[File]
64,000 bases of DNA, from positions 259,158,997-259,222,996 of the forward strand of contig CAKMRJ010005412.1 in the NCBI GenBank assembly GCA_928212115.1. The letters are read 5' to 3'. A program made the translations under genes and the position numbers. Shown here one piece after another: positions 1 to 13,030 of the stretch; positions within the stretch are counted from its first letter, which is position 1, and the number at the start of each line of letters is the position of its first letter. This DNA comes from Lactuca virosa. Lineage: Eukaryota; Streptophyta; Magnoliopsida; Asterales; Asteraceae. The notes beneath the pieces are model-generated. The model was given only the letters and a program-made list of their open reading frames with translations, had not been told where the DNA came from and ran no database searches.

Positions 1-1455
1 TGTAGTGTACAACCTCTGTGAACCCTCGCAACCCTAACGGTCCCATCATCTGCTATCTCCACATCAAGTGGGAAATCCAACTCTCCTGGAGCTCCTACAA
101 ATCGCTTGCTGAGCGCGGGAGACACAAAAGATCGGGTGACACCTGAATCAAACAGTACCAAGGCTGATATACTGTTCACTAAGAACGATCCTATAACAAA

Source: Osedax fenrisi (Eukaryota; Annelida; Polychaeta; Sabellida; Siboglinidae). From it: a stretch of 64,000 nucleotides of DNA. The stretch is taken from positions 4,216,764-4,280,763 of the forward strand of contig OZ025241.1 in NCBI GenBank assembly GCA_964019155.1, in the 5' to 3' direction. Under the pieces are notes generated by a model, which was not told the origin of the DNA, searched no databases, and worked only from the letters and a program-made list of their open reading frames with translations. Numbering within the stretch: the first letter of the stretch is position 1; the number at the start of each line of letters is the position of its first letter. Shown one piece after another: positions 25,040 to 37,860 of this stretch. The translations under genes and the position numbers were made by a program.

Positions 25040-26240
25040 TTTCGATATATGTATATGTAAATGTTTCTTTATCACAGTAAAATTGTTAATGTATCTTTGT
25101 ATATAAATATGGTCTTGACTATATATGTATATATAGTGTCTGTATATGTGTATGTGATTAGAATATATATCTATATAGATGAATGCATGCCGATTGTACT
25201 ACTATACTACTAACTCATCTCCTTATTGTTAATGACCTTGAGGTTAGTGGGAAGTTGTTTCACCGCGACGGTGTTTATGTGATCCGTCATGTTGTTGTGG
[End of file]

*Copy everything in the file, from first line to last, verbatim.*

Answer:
64,000 bases of DNA, from positions 259,158,997-259,222,996 of the forward strand of contig CAKMRJ010005412.1 in the NCBI GenBank assembly GCA_928212115.1. The letters are read 5' to 3'. A program made the translations under genes and the position numbers. Shown here one piece after another: positions 1 to 13,030 of the stretch; positions within the stretch are counted from its first letter, which is position 1, and the number at the start of each line of letters is the position of its first letter. This DNA comes from Lactuca virosa. Lineage: Eukaryota; Streptophyta; Magnoliopsida; Asterales; Asteraceae. The notes beneath the pieces are model-generated. The model was given only the letters and a program-made list of their open reading frames with translations, had not been told where the DNA came from and ran no database searches.

Positions 1-1455
1 TGTAGTGTACAACCTCTGTGAACCCTCGCAACCCTAACGGTCCCATCATCTGCTATCTCCACATCAAGTGGGAAATCCAACTCTCCTGGAGCTCCTACAA
101 ATCGCTTGCTGAGCGCGGGAGACACAAAAGATCGGGTGACACCTGAATCAAACAGTACCAAGGCTGATATACTGTTCACTAAGAACGATCCTATAACAAA

Source: Osedax fenrisi (Eukaryota; Annelida; Polychaeta; Sabellida; Siboglinidae). From it: a stretch of 64,000 nucleotides of DNA. The stretch is taken from positions 4,216,764-4,280,763 of the forward strand of contig OZ025241.1 in NCBI GenBank assembly GCA_964019155.1, in the 5' to 3' direction. Under the pieces are notes generated by a model, which was not told the origin of the DNA, searched no databases, and worked only from the letters and a program-made list of their open reading frames with translations. Numbering within the stretch: the first letter of the stretch is position 1; the number at the start of each line of letters is the position of its first letter. Shown one piece after another: positions 25,040 to 37,860 of this stretch. The translations under genes and the position numbers were made by a program.

Positions 25040-26240
25040 TTTCGATATATGTATATGTAAATGTTTCTTTATCACAGTAAAATTGTTAATGTATCTTTGT
25101 ATATAAATATGGTCTTGACTATATATGTATATATAGTGTCTGTATATGTGTATGTGATTAGAATATATATCTATATAGATGAATGCATGCCGATTGTACT
25201 ACTATACTACTAACTCATCTCCTTATTGTTAATGACCTTGAGGTTAGTGGGAAGTTGTTTCACCGCGACGGTGTTTATGTGATCCGTCATGTTGTTGTGG